7. lecorri
    Texas
    December 11, 2012, 8:36 am

    I remember visiting Budapest in 1972. What a difference the decades have made! I am so glad to see this as Hungary is really beautiful and has much to offer.

  8. poise
    Canada
    December 11, 2012, 9:46 am

    Great article, very well written. It really makes me want to be there. I don’t know what these two people above are rambling about in regards to how American’s are viewed. What’s wrong with quaint places. I love finding quaint places. And by the way Americans are unpopular abroad…and it has nothing to do with this article.

  9. Canadian
    B.C., Canada
    December 11, 2012, 3:24 pm

    I like the article and the photos. But sick to death of people inserting their hatred of all things American at every opportunity. Give it a rest already.

  10. WellYouAreNotOnlyyCanadian
    Mars
    December 12, 2012, 5:04 am

    Well Budapest and Hungary are very interesting places to wisit…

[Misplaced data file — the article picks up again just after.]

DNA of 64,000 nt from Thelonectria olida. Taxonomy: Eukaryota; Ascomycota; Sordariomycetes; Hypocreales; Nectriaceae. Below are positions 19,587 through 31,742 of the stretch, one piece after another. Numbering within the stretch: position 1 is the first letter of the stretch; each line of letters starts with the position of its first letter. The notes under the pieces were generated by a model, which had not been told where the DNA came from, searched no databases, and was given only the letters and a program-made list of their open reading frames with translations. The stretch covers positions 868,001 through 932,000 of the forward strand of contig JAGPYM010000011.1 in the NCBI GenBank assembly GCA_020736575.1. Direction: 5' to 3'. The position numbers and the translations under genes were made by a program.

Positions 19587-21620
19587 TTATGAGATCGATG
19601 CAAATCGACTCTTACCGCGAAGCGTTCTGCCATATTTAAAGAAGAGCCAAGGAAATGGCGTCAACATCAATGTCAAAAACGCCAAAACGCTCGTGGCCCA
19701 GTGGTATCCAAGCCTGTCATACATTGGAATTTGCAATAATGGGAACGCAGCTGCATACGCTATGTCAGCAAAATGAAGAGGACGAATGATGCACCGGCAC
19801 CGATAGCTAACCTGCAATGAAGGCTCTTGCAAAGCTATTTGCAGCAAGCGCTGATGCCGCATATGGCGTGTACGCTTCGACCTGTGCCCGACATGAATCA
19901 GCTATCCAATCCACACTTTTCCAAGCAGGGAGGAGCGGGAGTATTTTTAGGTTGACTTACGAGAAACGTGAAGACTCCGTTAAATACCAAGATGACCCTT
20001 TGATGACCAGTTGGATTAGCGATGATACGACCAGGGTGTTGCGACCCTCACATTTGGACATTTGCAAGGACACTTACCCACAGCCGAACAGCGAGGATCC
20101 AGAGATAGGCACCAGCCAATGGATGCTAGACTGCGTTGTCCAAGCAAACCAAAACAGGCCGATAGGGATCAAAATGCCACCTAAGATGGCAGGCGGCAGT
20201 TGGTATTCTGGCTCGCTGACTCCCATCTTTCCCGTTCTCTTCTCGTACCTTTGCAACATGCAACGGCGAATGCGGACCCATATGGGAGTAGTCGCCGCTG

It is good to be there, I was in Budapest long time ago it was all nice but it was the time of Comunisam…. I hope the place is better this days and I hope that my dish crsh ther one day.
    I heard that Hungaryian girls are some nice and they like to wear red shoes.

    See Ya wen I got there

  11. Budapest Christmas
    http://budapestchristmas.com/
    December 20, 2012, 3:49 am

    Hi Annie, thanks for visiting the Budapest Christmas market on Vorosmarty Square. Nicely written.
    Kurtoskalacs is indeed a mouthful, but not impossible to say: cure-tosh-kohl-arch. Doesn’t sund so bad, does it?
    As St Nick comes to us earlier, it is little Jesus (yes, the baby Jesus) or the little Angel (Angyalka) that brings the Christmas presents to Hungarian families.
    There are more Christmas markets in Budapest. Did you have a chance to visit the Basilica Christmas market in Budapest?
    http://budapestchristmas.com/budapest-basilica-christmas-market